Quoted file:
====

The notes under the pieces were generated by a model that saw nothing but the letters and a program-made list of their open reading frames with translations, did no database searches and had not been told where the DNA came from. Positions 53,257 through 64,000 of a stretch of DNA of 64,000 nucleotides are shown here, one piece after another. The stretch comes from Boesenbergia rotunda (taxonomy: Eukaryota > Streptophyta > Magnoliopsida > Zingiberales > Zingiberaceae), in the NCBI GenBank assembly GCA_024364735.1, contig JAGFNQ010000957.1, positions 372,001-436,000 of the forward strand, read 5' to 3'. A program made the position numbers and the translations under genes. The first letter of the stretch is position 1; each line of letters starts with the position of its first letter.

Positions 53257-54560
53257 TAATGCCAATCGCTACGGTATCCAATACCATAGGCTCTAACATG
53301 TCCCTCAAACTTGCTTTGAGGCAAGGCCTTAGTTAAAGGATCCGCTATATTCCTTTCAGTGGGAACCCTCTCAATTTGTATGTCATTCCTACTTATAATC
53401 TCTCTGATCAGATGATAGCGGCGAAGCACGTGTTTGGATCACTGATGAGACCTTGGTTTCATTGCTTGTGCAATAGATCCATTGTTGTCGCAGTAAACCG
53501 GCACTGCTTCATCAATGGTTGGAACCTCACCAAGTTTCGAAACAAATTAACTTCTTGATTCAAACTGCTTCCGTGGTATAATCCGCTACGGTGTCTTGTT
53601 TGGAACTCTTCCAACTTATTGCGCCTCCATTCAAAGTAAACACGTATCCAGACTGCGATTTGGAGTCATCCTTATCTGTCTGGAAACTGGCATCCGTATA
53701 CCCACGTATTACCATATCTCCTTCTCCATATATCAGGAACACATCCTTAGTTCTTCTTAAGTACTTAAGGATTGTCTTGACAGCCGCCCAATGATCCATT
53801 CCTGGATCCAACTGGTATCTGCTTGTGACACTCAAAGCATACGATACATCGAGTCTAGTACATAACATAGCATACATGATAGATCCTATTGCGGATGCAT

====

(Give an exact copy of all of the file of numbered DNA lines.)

The notes under the pieces were generated by a model that saw nothing but the letters and a program-made list of their open reading frames with translations, did no database searches and had not been told where the DNA came from. Positions 53,257 through 64,000 of a stretch of DNA of 64,000 nucleotides are shown here, one piece after another. The stretch comes from Boesenbergia rotunda (taxonomy: Eukaryota > Streptophyta > Magnoliopsida > Zingiberales > Zingiberaceae), in the NCBI GenBank assembly GCA_024364735.1, contig JAGFNQ010000957.1, positions 372,001-436,000 of the forward strand, read 5' to 3'. A program made the position numbers and the translations under genes. The first letter of the stretch is position 1; each line of letters starts with the position of its first letter.

Positions 53257-54560
53257 TAATGCCAATCGCTACGGTATCCAATACCATAGGCTCTAACATG
53301 TCCCTCAAACTTGCTTTGAGGCAAGGCCTTAGTTAAAGGATCCGCTATATTCCTTTCAGTGGGAACCCTCTCAATTTGTATGTCATTCCTACTTATAATC
53401 TCTCTGATCAGATGATAGCGGCGAAGCACGTGTTTGGATCACTGATGAGACCTTGGTTTCATTGCTTGTGCAATAGATCCATTGTTGTCGCAGTAAACCG
53501 GCACTGCTTCATCAATGGTTGGAACCTCACCAAGTTTCGAAACAAATTAACTTCTTGATTCAAACTGCTTCCGTGGTATAATCCGCTACGGTGTCTTGTT
53601 TGGAACTCTTCCAACTTATTGCGCCTCCATTCAAAGTAAACACGTATCCAGACTGCGATTTGGAGTCATCCTTATCTGTCTGGAAACTGGCATCCGTATA
53701 CCCACGTATTACCATATCTCCTTCTCCATATATCAGGAACACATCCTTAGTTCTTCTTAAGTACTTAAGGATTGTCTTGACAGCCGCCCAATGATCCATT
53801 CCTGGATCCAACTGGTATCTGCTTGTGACACTCAAAGCATACGATACATCGAGTCTAGTACATAACATAGCATACATGATAGATCCTATTGCGGATGCAT